Obviously one of the major factors that can effect getting to sleep and staying asleep is light. Light effects our sleep in two ways. The way that most of us already know is the direct effect that light has, in that if it is too light we will have trouble falling asleep and if someone turns the light on while we are asleep we will often wake up.
However, light also affects our sleep indirectly. It does this by influencing our internal body clock and thus affecting when we feel tired. We have specialised light sensitive cells in our retinas, cells which are found between the rods and cones that allow us to see. These cells tell the brain when it is day and night and the brain uses this information to set our sleep patterns to match the circadian rhythm (the cycle of day and night we experience).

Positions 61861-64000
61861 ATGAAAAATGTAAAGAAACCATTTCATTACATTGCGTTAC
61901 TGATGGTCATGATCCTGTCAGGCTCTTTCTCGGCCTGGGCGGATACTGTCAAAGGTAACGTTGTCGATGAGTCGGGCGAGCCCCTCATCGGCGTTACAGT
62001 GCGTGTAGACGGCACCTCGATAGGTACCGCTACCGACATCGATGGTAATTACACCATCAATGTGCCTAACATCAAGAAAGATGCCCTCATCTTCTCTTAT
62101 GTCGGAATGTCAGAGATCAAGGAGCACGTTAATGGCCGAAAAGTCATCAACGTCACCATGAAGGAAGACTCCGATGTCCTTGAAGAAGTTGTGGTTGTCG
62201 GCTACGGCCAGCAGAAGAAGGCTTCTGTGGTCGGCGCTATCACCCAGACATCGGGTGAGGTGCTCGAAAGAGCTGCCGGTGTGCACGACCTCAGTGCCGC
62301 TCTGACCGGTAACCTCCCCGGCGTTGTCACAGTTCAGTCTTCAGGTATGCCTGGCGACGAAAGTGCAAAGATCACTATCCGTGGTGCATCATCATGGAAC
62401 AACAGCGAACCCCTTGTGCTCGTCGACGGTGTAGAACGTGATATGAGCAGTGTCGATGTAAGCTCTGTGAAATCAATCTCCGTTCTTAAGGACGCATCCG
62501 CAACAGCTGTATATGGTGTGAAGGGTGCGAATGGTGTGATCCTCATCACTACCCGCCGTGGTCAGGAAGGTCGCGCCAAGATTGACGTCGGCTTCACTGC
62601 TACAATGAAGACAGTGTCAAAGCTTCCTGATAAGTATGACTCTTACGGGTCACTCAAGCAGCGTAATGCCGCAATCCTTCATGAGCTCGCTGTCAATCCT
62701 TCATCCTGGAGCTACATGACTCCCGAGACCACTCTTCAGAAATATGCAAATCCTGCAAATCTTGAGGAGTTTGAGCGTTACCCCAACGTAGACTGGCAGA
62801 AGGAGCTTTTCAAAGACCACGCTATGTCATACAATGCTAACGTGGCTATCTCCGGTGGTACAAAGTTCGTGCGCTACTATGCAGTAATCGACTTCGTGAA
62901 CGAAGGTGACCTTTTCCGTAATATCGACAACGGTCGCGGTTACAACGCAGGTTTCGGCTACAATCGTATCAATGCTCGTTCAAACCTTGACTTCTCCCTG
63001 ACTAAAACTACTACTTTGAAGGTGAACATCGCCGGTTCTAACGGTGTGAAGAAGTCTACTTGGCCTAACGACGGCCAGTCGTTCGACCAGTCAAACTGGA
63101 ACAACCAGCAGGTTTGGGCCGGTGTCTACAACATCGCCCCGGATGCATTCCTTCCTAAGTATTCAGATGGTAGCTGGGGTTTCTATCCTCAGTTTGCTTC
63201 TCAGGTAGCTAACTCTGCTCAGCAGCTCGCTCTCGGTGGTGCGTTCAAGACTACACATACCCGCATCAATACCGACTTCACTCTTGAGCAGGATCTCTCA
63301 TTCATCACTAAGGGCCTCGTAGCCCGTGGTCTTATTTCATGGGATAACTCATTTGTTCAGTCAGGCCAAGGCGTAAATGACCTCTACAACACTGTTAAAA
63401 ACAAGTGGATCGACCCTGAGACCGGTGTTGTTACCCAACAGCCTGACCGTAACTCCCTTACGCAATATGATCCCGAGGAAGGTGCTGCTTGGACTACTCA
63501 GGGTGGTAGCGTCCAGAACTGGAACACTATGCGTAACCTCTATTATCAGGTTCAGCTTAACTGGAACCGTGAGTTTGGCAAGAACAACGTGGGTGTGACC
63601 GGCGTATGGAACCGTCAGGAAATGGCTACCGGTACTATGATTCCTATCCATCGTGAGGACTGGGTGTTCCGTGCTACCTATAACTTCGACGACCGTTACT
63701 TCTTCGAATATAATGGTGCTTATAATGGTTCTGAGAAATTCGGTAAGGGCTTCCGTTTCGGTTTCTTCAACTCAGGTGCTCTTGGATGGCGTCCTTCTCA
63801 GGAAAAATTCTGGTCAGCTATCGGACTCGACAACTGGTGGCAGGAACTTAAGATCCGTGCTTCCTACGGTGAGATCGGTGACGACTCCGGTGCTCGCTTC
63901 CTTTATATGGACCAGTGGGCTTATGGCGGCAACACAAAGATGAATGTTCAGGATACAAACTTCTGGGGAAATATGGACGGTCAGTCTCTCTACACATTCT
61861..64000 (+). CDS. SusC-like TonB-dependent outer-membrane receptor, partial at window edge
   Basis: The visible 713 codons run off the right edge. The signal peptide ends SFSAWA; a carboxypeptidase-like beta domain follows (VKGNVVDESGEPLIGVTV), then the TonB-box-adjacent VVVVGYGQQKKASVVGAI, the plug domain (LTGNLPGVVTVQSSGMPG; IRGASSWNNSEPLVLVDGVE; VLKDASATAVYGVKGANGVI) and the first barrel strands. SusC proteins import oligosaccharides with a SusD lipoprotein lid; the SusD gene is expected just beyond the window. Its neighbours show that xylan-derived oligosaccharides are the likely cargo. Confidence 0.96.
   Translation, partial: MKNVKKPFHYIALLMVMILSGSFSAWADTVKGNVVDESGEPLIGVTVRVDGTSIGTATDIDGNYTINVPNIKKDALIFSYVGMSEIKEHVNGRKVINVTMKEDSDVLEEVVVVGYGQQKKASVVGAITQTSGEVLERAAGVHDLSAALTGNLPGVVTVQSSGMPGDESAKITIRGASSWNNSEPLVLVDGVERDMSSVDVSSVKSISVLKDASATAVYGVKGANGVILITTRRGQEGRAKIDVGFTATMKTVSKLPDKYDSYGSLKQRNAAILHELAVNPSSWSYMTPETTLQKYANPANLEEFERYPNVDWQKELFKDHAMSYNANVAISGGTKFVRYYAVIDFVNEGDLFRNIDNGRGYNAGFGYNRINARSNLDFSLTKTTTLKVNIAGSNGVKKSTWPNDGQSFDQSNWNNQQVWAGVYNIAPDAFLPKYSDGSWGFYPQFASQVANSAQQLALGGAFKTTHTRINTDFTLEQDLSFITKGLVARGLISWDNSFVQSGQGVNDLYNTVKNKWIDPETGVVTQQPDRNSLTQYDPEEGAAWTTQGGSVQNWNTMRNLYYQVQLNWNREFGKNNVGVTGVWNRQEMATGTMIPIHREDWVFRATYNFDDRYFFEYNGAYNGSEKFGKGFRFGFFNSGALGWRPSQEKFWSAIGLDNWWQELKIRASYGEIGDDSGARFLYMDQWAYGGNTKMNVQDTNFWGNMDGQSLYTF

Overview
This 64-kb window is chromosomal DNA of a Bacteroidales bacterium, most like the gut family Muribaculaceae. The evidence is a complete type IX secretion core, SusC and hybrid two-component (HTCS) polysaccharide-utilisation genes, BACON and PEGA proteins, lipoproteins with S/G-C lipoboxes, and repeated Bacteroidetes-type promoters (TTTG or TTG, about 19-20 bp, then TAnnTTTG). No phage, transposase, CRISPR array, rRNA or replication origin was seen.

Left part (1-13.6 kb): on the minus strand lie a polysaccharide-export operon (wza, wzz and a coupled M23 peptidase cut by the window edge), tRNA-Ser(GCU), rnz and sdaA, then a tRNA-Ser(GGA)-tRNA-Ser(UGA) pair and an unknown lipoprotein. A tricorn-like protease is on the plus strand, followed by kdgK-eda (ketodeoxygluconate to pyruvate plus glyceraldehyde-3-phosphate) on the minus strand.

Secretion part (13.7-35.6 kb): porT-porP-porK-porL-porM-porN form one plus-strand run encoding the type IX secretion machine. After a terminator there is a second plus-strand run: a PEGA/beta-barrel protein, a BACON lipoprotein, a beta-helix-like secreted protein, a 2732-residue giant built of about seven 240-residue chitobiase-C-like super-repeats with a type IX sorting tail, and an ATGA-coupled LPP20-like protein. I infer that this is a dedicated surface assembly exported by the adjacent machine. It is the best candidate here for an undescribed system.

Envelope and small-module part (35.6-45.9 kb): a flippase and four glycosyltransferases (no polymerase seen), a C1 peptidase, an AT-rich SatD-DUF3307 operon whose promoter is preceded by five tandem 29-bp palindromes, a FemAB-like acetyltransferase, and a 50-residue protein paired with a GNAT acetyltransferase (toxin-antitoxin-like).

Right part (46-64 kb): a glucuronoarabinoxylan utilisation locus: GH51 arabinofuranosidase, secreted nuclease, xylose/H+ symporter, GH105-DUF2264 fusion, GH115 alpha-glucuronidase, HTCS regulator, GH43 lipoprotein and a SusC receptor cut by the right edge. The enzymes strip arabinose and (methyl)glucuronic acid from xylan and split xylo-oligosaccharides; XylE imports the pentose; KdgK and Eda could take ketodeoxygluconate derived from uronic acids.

The invention of the light bulb in the late 19th century has meant that we are exposed to far more light during the day than we use to be and it has had an effect on our sleeping patterns. This exposure to light in the late evening tends to delay the phase of our internal clock, meaning we feel tired later and thus get up later.